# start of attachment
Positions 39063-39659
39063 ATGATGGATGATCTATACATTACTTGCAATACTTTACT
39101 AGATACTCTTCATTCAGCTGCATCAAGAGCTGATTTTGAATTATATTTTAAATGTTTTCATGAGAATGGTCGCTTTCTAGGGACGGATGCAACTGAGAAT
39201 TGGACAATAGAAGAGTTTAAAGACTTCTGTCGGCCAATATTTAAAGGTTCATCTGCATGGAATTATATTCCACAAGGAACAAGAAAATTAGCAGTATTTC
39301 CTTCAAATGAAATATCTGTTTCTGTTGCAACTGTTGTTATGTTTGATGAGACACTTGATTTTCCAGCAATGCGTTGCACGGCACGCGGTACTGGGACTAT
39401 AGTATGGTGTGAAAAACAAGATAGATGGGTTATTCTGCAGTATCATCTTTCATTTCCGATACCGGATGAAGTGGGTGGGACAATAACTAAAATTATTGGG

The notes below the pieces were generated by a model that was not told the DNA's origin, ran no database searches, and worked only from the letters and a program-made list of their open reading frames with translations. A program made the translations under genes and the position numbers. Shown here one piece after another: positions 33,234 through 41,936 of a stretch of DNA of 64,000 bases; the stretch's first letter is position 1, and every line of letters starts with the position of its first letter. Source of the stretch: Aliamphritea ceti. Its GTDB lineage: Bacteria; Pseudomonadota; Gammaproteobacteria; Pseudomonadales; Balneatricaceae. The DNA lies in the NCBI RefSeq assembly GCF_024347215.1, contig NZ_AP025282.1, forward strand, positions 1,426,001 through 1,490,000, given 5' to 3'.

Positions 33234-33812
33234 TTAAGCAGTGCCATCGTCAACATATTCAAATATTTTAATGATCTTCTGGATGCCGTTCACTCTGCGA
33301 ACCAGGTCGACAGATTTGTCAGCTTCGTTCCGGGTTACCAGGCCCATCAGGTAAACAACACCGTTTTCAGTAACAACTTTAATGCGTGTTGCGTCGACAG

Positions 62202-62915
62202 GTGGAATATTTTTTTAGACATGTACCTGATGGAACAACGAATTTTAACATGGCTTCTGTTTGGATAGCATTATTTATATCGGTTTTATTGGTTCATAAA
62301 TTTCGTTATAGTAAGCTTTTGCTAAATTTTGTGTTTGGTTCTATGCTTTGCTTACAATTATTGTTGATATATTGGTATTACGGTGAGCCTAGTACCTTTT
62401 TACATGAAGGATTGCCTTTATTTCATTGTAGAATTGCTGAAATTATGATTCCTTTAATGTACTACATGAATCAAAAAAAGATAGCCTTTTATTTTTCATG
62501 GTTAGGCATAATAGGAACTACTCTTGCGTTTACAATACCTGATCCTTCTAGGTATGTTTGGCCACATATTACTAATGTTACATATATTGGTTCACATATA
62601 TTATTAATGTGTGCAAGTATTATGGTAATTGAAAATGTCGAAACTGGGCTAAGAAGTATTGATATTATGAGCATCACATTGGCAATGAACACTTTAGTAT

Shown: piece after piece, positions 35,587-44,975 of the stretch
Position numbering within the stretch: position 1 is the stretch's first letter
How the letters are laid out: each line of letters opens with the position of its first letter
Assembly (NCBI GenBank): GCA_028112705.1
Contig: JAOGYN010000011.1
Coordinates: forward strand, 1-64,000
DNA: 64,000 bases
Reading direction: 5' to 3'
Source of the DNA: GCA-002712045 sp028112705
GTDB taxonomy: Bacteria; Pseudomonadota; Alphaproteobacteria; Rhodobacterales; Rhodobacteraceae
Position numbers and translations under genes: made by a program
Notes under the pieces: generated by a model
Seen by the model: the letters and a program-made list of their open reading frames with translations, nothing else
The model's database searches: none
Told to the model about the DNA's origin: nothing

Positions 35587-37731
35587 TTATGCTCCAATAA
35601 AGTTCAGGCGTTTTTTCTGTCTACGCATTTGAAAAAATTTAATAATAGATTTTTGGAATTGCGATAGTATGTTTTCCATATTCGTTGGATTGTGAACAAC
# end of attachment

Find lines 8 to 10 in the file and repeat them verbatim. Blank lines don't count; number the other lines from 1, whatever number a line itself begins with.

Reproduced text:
Positions 33234-33812
33234 TTAAGCAGTGCCATCGTCAACATATTCAAATATTTTAATGATCTTCTGGATGCCGTTCACTCTGCGA
33301 ACCAGGTCGACAGATTTGTCAGCTTCGTTCCGGGTTACCAGGCCCATCAGGTAAACAACACCGTTTTCAGTAACAACTTTAATGCGTGTTGCGTCGACAG